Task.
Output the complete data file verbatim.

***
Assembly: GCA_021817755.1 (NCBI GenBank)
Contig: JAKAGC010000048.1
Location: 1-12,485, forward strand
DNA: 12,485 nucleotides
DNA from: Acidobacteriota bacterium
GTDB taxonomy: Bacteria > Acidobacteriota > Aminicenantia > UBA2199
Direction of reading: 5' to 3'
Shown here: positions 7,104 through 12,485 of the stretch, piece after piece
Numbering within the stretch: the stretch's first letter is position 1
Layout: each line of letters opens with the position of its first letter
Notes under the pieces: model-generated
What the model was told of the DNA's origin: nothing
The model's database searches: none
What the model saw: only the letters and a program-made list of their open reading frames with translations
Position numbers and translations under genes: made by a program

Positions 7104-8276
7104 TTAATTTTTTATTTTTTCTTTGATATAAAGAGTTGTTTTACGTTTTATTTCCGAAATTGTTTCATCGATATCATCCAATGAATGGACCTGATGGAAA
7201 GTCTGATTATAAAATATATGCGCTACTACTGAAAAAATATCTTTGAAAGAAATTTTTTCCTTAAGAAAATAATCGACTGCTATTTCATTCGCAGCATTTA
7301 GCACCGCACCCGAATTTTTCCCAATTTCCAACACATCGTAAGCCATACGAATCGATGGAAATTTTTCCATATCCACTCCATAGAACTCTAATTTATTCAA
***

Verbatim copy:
Assembly: GCA_021817755.1 (NCBI GenBank)
Contig: JAKAGC010000048.1
Location: 1-12,485, forward strand
DNA: 12,485 nucleotides
DNA from: Acidobacteriota bacterium
GTDB taxonomy: Bacteria > Acidobacteriota > Aminicenantia > UBA2199
Direction of reading: 5' to 3'
Shown here: positions 7,104 through 12,485 of the stretch, piece after piece
Numbering within the stretch: the stretch's first letter is position 1
Layout: each line of letters opens with the position of its first letter
Notes under the pieces: model-generated
What the model was told of the DNA's origin: nothing
The model's database searches: none
What the model saw: only the letters and a program-made list of their open reading frames with translations
Position numbers and translations under genes: made by a program

Positions 7104-8276
7104 TTAATTTTTTATTTTTTCTTTGATATAAAGAGTTGTTTTACGTTTTATTTCCGAAATTGTTTCATCGATATCATCCAATGAATGGACCTGATGGAAA
7201 GTCTGATTATAAAATATATGCGCTACTACTGAAAAAATATCTTTGAAAGAAATTTTTTCCTTAAGAAAATAATCGACTGCTATTTCATTCGCAGCATTTA
7301 GCACCGCACCCGAATTTTTCCCAATTTCCAACACATCGTAAGCCATACGAATCGATGGAAATTTTTCCATATCCACTCCATAGAACTCTAATTTATTCAA